Whilst the industry is in the midst of deploying cloud computing service enabling capabilities; standardization continues to progress. Whether DMTF, MEF, SNA, IEEE, the cloud computing standardization activities have been picking up.
At the ITU-T, the emphasis has been identifying areas for cloud interoperability standardization.
ITU-T’s Study Group 13 (SG 13) has created a new Working Party (WP) on cloud computing, tasked with progressing the Technical Reports that were the output of a previous Focus Group on Cloud Computing (FG Cloud) towards formalization as ITU-T Recommendations. Read More »
In part 1 of this posting, I related a real-life experience of mine, where I learned that customer problems were often a better source for product and service definition than formally stated customerrequirements. I’d like to take this discussion further, via a concept in product and project management called the “tyre swing”. Read More »
In an effort to reduce costs and improve operational efficiency, organizations of all sizes have begun compressing their firewall and other security services into smaller form factors and fewer physical units. Many small and midsized companies have opted for UTMs to run all of their security on a single box. Unfortunately, UTMs have failed to deliver on their promise to deliver true multi-service security. Most UTMs do one or two things really well, but add all the other services as “checkbox” items just to say they have it. Read More »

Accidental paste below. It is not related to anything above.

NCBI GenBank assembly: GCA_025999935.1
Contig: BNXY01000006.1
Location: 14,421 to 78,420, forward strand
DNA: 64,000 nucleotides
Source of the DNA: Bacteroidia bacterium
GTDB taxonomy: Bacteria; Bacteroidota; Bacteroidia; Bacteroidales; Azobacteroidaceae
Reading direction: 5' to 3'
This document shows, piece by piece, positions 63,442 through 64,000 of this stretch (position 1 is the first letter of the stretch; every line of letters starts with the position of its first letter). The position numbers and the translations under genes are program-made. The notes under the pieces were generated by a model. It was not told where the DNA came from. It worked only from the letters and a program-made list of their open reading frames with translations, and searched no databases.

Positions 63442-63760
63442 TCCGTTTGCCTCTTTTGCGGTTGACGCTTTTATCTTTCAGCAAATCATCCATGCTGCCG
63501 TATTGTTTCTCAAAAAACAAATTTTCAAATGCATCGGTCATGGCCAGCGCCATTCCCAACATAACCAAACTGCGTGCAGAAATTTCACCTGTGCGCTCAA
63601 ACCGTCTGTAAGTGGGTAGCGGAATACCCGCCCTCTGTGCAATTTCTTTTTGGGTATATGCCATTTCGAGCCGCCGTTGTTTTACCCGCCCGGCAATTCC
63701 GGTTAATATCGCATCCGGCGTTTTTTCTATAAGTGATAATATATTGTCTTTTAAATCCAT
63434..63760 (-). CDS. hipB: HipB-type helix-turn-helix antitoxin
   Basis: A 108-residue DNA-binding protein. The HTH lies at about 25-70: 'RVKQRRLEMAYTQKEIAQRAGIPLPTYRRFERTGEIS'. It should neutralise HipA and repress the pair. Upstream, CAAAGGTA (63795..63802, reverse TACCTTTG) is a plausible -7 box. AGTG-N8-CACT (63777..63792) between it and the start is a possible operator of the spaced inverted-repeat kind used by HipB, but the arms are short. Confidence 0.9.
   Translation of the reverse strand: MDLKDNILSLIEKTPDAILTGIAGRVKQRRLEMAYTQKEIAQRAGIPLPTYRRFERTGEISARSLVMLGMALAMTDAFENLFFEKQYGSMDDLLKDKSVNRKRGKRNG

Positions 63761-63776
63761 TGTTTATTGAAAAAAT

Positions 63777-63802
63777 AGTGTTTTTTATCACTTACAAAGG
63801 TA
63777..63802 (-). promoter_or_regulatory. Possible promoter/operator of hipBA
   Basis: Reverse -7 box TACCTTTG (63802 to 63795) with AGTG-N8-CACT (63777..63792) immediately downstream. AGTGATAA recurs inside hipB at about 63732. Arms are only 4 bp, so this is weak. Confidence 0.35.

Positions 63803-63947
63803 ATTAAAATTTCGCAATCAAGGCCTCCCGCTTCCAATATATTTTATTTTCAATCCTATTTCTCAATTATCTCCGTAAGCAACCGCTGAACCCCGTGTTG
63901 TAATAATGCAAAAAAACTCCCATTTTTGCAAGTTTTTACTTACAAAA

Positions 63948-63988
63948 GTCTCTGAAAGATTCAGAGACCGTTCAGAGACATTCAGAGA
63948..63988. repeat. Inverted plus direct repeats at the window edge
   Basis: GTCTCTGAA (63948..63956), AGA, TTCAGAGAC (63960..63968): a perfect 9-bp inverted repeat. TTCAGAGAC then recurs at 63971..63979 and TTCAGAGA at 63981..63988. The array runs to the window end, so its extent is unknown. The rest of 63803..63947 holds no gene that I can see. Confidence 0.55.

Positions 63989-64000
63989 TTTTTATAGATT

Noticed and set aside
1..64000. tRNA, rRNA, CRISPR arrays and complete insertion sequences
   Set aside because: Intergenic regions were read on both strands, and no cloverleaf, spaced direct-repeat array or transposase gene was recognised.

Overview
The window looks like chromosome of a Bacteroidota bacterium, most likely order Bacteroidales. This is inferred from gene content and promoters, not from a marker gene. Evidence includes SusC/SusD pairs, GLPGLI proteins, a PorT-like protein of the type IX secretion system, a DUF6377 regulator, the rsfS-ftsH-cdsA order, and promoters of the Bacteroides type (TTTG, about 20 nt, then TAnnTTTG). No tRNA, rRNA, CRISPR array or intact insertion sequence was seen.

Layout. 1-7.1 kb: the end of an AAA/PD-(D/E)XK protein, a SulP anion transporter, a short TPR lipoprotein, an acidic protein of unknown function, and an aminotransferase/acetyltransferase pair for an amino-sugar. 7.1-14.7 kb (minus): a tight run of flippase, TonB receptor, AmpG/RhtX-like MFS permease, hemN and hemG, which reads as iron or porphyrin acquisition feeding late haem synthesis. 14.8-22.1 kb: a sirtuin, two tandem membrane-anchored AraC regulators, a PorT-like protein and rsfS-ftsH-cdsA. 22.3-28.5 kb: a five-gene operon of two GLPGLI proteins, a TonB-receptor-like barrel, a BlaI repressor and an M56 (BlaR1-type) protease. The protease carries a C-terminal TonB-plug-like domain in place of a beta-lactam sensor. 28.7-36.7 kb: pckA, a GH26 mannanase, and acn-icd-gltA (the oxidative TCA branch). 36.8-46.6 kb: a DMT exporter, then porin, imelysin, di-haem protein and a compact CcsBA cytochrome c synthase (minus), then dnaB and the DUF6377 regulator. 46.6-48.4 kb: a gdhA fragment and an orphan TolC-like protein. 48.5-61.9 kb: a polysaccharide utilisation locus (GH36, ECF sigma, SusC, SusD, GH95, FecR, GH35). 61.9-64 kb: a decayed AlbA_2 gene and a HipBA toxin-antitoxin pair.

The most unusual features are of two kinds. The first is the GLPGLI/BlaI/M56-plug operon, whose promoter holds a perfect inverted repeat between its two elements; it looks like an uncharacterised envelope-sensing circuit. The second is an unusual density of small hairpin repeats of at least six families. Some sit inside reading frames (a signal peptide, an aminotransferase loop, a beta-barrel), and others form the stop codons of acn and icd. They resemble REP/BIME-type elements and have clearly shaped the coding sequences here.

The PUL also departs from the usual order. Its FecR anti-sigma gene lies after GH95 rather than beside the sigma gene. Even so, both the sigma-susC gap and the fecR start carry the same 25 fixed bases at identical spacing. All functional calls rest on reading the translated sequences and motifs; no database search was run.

If you are already offering cloud services from your data center, or are starting your planning to do so, there are some key initial questions I’d advise you consider. And they’re not about the technical aspects of data center architecture! You find yourself asking “what cloud services should we offer?” and “How do we evolve what we offer today”. You may, post launch, also find yourself asking “Why is the take up to our cloud services not as big as we initially forecast?”. Before you say “aha - these are questions for service providers offering cloud services” .. I would argue that these questions are fundamental to enterprise and public sector organizations too -- assuming that you intend to provide cloud services to your user community that help them do their jobs. Following one of my colleagues who blogged earlier that, with cloud services, “you need to think like a product manager”, I will assert here that there are some key lessons from product management that can help you in creating cloud services that are actually useful to your customer and/or your internal clients and stakeholders.
As you may have noticed from my previous blogs, I’ve worked in product management of both products and services for a while (since 1997 in fact, when I moved from software engineering into the “dark side” ) …. so what lessons have I learned that may help you address the challenges of creating and defining new cloud services?